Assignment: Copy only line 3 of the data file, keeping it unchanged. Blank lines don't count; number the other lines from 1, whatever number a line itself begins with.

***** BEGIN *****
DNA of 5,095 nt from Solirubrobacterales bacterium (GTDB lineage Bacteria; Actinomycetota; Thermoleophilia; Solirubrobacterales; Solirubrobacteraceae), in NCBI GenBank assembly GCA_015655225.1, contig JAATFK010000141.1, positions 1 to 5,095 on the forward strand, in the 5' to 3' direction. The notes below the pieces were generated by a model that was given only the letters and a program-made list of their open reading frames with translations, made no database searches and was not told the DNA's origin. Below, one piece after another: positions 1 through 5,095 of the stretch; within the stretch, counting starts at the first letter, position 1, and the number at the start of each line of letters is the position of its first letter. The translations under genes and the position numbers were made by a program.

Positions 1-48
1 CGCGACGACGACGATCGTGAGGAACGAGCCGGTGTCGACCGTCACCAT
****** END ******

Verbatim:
1 CGCGACGACGACGATCGTGAGGAACGAGCCGGTGTCGACCGTCACCAT